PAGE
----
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Article
A Survey of Trunk Disease Pathogens within Citrus Trees in Iran
Plants 2020, 9(6), 754; https://doi.org/10.3390/plants9060754 - 16 Jun 2020
Cited by 10 | Viewed by 1640
Abstract
Citrus trees with cankers and dieback symptoms were observed in Bushehr (Bushehr province, Iran). Isolations were made from diseased cankers and branches. Recovered fungal isolates were identified using cultural and morphological characteristics, as well as comparisons of DNA sequence data of the nuclear [...] Read more.
Citrus trees with cankers and dieback symptoms were observed in Bushehr (Bushehr province, Iran). Isolations were made from diseased cankers and branches. Recovered fungal isolates were identified using cultural and morphological characteristics, as well as comparisons of DNA sequence data of the nuclear ribosomal DNA-internal transcribed spacer region, translation elongation factor , β-tubulin, and actin gene regions. Dothiorella viticola, Lasiodiplodia theobromae, Neoscytalidium hyalinum, Phaeoacremonium (P.) parasiticum, P. italicum, P. iranianum, P. rubrigenum, P. minimum, P. croatiense, P. fraxinopensylvanicum, Phaeoacremonium sp., Cadophora luteo-olivacea, Biscogniauxia (B.) mediterranea, Colletotrichum gloeosporioides, C. boninense, Peyronellaea (Pa.) pinodella, Stilbocrea (S.) walteri, and several isolates of Phoma, Pestalotiopsis, and Fusarium species were obtained from diseased trees. The pathogenicity tests were conducted by artificial inoculation of excised shoots of healthy acid lime trees (Citrus aurantifolia) under controlled conditions. Lasiodiplodia theobromae was the most virulent and caused the longest lesions within 40 days of inoculation. According to literature reviews, this is the first report of L. theobromae and N. hyalinum on citrus in Iran. Additionally, we report several Phaeoacremonium species, S. walteri, Pa. pinodella and C. luteo-olivacea on citrus trees for the first time in the world. Full article
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Article
Macrophomina Crown and Root Rot of Pistachio in California
Plants 2020, 9(2), 134; https://doi.org/10.3390/plants9020134 - 21 Jan 2020
Cited by 4 | Viewed by 2025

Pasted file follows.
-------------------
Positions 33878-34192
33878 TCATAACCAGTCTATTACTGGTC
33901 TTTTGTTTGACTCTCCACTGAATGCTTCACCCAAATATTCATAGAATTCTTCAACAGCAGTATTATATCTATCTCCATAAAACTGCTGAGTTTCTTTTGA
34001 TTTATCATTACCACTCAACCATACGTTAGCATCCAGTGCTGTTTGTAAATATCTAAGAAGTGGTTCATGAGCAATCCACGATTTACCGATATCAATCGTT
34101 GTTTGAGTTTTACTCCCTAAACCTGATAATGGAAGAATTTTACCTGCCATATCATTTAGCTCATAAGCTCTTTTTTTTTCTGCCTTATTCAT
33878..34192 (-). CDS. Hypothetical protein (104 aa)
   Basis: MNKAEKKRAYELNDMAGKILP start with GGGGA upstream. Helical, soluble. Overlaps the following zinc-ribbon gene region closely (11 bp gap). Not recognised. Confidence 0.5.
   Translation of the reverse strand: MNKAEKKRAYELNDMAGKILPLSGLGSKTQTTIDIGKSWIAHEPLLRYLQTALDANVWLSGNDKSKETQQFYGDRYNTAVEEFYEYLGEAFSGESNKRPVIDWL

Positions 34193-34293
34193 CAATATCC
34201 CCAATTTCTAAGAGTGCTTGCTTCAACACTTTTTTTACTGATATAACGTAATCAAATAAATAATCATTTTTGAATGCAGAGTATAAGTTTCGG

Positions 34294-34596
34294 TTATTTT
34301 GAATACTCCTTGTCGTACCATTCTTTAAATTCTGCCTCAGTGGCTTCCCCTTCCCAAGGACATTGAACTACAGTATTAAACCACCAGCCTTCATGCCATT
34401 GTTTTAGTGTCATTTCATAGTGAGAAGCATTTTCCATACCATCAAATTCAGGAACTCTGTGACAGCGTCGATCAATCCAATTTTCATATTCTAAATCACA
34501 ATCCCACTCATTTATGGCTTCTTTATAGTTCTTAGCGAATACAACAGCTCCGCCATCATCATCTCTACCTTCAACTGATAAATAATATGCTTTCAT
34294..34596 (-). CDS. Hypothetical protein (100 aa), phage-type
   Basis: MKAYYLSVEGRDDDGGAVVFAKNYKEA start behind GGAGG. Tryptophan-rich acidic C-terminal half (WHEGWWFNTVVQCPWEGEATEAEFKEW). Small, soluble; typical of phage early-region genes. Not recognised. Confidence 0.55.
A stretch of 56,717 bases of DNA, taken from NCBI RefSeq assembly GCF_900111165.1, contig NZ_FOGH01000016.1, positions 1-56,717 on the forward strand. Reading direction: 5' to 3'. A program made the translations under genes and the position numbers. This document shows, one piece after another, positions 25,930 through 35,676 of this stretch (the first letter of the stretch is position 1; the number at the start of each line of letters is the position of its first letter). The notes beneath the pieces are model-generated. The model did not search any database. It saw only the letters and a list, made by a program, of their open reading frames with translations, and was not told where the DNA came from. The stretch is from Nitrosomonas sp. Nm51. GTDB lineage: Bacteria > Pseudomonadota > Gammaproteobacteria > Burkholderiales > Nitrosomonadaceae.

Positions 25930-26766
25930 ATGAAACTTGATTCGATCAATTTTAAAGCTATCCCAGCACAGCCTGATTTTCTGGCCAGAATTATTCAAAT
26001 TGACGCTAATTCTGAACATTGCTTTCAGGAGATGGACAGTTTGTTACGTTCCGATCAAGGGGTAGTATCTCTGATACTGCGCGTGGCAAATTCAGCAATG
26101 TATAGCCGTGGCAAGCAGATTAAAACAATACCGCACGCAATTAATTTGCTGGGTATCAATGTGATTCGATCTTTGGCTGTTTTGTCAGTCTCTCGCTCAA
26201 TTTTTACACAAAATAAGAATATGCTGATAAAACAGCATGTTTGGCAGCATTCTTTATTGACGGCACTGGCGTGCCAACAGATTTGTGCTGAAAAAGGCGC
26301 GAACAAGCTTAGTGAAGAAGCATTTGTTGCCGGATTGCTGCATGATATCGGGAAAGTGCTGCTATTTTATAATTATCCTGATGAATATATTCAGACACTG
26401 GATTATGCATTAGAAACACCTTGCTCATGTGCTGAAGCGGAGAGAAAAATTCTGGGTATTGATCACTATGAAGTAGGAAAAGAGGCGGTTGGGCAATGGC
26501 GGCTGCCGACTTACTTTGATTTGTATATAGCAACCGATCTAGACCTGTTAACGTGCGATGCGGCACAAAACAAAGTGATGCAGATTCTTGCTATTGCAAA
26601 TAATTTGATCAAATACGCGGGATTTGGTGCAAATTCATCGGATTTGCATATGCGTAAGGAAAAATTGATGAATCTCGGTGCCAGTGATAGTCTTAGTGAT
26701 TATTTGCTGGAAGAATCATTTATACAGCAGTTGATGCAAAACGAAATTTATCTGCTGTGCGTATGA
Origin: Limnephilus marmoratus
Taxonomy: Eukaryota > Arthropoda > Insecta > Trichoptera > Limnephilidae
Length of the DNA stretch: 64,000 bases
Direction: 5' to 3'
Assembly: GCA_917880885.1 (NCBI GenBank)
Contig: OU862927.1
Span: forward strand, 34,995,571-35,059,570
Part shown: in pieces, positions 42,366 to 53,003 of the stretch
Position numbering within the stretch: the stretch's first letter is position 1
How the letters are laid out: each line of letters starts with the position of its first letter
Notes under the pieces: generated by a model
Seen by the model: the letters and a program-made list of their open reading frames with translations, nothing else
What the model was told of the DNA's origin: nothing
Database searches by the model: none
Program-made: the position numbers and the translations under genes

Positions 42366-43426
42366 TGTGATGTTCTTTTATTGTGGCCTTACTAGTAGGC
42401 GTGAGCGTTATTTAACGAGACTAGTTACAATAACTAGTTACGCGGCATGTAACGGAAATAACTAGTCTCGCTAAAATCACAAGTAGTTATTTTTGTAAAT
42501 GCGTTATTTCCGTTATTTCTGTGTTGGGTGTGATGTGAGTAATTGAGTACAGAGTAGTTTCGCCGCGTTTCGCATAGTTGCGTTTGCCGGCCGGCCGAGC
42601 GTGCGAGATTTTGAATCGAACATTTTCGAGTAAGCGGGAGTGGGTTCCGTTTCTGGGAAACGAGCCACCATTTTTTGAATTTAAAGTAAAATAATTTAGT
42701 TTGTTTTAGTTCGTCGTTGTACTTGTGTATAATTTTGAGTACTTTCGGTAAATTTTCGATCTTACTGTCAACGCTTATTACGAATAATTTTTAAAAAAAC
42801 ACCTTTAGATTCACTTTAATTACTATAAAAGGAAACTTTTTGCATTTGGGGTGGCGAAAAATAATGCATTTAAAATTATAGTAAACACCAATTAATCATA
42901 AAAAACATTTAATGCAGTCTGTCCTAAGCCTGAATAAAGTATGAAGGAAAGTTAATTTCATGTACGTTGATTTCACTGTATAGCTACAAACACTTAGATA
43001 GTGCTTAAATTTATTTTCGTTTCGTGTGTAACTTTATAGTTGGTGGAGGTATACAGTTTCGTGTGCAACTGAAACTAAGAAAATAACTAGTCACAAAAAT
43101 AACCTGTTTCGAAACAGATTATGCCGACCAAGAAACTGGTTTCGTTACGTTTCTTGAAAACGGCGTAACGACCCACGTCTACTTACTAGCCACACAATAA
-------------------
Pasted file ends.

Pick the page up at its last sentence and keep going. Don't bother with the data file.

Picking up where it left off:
Abstract
In this study, declining pistachio rootstocks were detected in newly planted commercial pistachio orchards in Kern County, California. Symptoms were characterized by wilted foliage combined with crown rot in the rootstock. From diseased trees, 42 isolates were obtained, and all had similar cultural [...] Read more.
In this study, declining pistachio rootstocks were detected in newly planted commercial pistachio orchards in Kern County, California. Symptoms were characterized by wilted foliage combined with crown rot in the rootstock. From diseased trees, 42 isolates were obtained, and all had similar cultural and morphological characteristics of Macrophomina phaseolina. Analyses of nucleotide sequences of three gene fragments, the internal transcribed spacer region (ITS1–5.8S–ITS2), partial sequences of β-tubulin, and translation elongation factor 1-α (TEF1) confirmed this identification, and 20 representative isolates are presented in the phylogenetic study. Testing of Koch’s postulates showed that M. phaseolina, when inoculated to stems and roots of the pistachio rootstocks using mycelial plugs or a microsclerotial suspension, is indeed pathogenic to this host. The widely used clonal University of California Berkeley I (UCBI) rootstock appeared highly susceptible to M. phaseolina, suggesting that this pathogen is an emerging threat to the production of pistachio in California. This study confirmed the association of M. phaseolina with the decline of pistachio trees and represents the first description of this fungus as a crown rot-causing agent of pistachio in California. Full article